Tennessee Wildfire Death Toll Hits 13

At least 85 people were injured and 1,000 structures damaged, authorities said Friday.
The remains of a van and home smolder in the wake of a wildfire Wednesday in Gatlinburg, Tennessee.
The remains of a van and home smolder in the wake of a wildfire Wednesday in Gatlinburg, Tennessee.

Thirteen people died in the devastating wildfire that engulfed the Eastern Tennessee resort towns of Sevier County earlier this week, authorities confirmed Friday.

At least 85 people were transported to the hospital for fire-related injuries, though many have been released, according to Sevier County Mayor Larry Waters.

Authorities released the identifies of six of the 13 killed: John Tegler, 71, and his wife, Janet, 70, of Canada; Jon Summers and his wife, Janet, both 61, of Memphis, Tennessee; Alice Hagler, 70, of Gatlinburg, Tennessee; and May Vance, 75, also of Gatlinburg, who authorities believe died of a heart attack while trying to escape the fire. Local NBC affiliate WBIR compiled a list of those who have been reported missing.

While a complete “soft search” of the affected areas is expected to be completed by late Friday, Waters acknowledged that more bodies could be found.

“I want to make it very clear to everyone that this does not mean the search is complete,” he said.

Questions arose at a press conference on Friday about the efficiency of the warning system, though most went unanswered.

Notification of a mandatory evacuation was sent to cell phones in the affected area at 9:04 p.m. Monday, said John Mathews, emergency management director for Sevier County. Some people say they never received a notification, while others argue that the mandatory evacuation should have been sent earlier.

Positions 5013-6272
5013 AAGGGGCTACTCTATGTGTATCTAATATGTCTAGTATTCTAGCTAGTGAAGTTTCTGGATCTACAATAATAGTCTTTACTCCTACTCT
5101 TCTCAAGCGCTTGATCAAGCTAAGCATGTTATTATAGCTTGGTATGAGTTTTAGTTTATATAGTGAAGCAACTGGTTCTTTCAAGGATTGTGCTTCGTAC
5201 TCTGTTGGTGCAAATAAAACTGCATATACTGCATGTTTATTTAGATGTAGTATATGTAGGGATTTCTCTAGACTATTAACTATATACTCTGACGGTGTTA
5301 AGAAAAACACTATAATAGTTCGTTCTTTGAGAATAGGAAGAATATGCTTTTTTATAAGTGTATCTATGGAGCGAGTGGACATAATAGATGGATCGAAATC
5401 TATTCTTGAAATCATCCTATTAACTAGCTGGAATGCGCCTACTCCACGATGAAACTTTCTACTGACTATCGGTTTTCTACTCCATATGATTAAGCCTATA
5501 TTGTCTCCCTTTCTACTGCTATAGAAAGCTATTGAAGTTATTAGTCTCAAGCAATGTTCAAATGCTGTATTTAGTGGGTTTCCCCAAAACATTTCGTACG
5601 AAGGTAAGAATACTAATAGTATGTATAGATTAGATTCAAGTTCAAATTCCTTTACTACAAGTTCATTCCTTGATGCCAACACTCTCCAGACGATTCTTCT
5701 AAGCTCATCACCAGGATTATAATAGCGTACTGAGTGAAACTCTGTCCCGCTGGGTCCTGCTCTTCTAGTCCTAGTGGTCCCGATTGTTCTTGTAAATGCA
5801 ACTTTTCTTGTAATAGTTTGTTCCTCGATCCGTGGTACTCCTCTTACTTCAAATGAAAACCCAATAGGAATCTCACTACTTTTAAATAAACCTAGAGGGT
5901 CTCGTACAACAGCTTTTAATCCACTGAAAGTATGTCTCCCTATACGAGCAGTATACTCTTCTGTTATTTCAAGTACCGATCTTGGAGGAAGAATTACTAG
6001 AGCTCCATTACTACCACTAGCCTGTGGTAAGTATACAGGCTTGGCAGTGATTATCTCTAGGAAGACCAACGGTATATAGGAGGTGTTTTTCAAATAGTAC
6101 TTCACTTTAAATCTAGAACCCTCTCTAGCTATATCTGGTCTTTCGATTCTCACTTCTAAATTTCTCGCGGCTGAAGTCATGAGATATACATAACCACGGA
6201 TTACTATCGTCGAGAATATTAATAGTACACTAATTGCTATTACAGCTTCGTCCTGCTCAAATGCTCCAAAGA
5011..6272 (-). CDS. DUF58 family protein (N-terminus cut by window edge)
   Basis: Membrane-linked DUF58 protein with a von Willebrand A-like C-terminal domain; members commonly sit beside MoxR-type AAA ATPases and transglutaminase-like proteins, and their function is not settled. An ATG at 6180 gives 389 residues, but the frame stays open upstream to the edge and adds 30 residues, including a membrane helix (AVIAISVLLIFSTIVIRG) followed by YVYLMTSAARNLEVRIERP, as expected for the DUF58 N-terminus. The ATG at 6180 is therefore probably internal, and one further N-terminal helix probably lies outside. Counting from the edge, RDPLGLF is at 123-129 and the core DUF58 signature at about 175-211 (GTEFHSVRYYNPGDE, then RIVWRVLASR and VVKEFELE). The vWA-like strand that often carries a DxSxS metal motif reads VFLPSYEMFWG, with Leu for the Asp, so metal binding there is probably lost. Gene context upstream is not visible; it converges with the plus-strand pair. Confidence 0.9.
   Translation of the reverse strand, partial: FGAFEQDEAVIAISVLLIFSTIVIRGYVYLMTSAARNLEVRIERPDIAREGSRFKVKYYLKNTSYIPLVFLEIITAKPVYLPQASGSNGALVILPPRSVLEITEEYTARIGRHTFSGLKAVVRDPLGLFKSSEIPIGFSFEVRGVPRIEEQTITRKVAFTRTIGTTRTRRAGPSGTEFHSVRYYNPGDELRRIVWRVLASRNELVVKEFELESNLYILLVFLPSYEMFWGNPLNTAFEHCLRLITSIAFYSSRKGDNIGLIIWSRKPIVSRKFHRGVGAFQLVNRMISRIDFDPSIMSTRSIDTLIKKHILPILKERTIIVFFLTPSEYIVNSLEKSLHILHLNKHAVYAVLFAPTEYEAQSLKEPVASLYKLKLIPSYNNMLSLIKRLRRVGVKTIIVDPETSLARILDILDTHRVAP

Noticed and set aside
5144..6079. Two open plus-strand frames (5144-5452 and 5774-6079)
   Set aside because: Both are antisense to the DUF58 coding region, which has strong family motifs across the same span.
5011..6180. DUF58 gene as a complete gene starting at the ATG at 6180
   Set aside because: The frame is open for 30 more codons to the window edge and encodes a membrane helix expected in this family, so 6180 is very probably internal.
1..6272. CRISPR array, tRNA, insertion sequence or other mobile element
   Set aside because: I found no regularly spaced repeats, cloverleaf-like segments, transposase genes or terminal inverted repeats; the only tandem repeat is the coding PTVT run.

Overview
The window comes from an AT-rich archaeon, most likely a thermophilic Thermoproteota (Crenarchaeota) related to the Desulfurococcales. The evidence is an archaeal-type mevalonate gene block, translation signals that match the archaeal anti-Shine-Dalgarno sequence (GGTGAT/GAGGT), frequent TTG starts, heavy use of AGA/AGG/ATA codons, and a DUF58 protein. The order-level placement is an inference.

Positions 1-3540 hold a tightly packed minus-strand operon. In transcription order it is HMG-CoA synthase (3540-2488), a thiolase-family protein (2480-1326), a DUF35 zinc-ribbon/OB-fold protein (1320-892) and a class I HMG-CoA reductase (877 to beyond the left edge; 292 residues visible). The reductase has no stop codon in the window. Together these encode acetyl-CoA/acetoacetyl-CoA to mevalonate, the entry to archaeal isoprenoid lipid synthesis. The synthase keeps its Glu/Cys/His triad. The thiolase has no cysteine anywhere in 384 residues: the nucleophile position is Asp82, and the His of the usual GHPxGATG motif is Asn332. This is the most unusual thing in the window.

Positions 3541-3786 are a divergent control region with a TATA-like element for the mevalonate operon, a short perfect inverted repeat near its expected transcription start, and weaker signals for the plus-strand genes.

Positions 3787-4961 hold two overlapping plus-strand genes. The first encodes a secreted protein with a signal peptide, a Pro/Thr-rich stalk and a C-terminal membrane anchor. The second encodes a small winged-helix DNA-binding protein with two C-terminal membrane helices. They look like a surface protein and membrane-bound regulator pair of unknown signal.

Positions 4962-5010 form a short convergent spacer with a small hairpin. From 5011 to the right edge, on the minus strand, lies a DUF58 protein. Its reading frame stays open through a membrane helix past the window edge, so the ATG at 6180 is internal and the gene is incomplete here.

“If people did not receive the message we sent out, then of course we’re dissatisfied,” Mathews said Friday, adding that power outages and cell tower blockages may have contributed to the absent notifications.

Cassius Cash, superintendent of the Great Smoky Mountains National Park, denied that anyone “dropped the ball” in allocating the appropriate resources to contain the original flames from Sunday. He said high winds that were forecast to arrive Monday afternoon came Sunday night, greatly expediting the spread of the wildfire. 

“We’re going to evaluate ... the responses and what went on, but this is not the appropriate time,” Waters said. “We’re working on getting folks help right now and getting people back into their properties.”

Sevier County officials created an interactive map to show which structures had been destroyed or damaged by the fire (below). Green circles indicate the structure was affected by the fire, yellow mean minor damage, orange show major damage, and red mean the structure was destroyed.

“This is the largest fire in the last 100 years in the state of Tennessee,” Gov. Bill Haslam (R) said at a press conference Tuesday evening. The wildfire burned over 17,000 acres and left more than 1,000 homes and businesses severely damaged or destroyed.

Cash said Thursday that fire investigators have determined the forest fire component of the wildfire was “human-caused,” though no other details have been released. Other areas of the fire, however, were natural and possibly stemmed from trees falling on power lines during Monday night’s high winds.

“We’ll be okay,” said Mayor Mike Werner of Gatlinburg, the town hit the hardest by the fire. “We’re mountain-tough and we have strong, strong faith in God.”

Sen. Lamar Alexander (R-Tenn.) added on Friday, “The fire is terrifying and impressive; the response is even more impressive.”

People tweeted images of charred structures and landscapes consumed by the fire:

This post has been updated with new information on evacuation warnings and deaths related to the fire.



Tennessee Wildfires